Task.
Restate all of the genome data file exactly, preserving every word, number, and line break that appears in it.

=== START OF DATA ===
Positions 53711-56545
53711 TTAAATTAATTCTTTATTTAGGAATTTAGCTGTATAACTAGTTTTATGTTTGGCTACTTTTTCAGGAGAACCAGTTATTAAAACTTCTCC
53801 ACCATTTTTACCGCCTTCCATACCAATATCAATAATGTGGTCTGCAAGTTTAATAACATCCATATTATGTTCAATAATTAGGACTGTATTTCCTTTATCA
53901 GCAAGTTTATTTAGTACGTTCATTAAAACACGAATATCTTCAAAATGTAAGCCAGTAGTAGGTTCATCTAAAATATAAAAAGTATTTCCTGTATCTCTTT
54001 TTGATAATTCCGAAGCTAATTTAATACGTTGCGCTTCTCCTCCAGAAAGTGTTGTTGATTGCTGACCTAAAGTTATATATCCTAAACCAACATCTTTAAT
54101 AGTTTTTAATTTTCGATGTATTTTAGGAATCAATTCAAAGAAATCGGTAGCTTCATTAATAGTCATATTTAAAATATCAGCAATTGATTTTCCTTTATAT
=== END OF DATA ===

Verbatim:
Positions 53711-56545
53711 TTAAATTAATTCTTTATTTAGGAATTTAGCTGTATAACTAGTTTTATGTTTGGCTACTTTTTCAGGAGAACCAGTTATTAAAACTTCTCC
53801 ACCATTTTTACCGCCTTCCATACCAATATCAATAATGTGGTCTGCAAGTTTAATAACATCCATATTATGTTCAATAATTAGGACTGTATTTCCTTTATCA
53901 GCAAGTTTATTTAGTACGTTCATTAAAACACGAATATCTTCAAAATGTAAGCCAGTAGTAGGTTCATCTAAAATATAAAAAGTATTTCCTGTATCTCTTT
54001 TTGATAATTCCGAAGCTAATTTAATACGTTGCGCTTCTCCTCCAGAAAGTGTTGTTGATTGCTGACCTAAAGTTATATATCCTAAACCAACATCTTTAAT
54101 AGTTTTTAATTTTCGATGTATTTTAGGAATCAATTCAAAGAAATCGGTAGCTTCATTAATAGTCATATTTAAAATATCAGCAATTGATTTTCCTTTATAT